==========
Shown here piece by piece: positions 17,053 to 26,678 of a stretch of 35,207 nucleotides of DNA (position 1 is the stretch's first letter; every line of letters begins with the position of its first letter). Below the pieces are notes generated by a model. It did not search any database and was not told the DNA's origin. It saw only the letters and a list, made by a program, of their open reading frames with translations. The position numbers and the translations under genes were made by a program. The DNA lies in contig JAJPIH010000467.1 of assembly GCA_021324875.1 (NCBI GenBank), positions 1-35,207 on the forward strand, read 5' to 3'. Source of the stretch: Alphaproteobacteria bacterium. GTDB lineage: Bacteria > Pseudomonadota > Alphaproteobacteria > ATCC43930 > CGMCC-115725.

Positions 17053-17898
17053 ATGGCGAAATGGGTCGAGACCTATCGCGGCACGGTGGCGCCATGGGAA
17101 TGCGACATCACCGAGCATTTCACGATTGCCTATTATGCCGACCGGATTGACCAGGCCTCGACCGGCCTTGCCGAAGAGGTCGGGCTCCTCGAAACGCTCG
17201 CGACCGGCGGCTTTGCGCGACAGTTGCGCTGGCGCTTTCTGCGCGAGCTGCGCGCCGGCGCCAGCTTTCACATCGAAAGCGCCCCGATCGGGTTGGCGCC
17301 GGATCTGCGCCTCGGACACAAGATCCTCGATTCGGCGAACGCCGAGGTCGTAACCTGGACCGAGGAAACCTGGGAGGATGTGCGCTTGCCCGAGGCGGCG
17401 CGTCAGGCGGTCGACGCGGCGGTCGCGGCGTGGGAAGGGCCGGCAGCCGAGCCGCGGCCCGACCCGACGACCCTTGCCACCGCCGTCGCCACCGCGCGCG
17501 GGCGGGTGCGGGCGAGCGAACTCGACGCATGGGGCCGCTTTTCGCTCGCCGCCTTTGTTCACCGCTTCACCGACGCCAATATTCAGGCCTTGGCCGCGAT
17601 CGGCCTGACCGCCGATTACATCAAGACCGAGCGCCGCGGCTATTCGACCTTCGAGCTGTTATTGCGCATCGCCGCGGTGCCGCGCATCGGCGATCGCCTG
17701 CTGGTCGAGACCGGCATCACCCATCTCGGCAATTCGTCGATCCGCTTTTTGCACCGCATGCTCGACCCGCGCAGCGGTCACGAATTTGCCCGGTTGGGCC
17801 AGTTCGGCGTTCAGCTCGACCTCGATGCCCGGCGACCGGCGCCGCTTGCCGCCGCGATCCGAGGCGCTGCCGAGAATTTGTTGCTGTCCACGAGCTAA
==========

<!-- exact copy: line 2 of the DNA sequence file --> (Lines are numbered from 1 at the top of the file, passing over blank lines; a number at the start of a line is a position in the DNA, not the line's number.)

Positions 17053-17898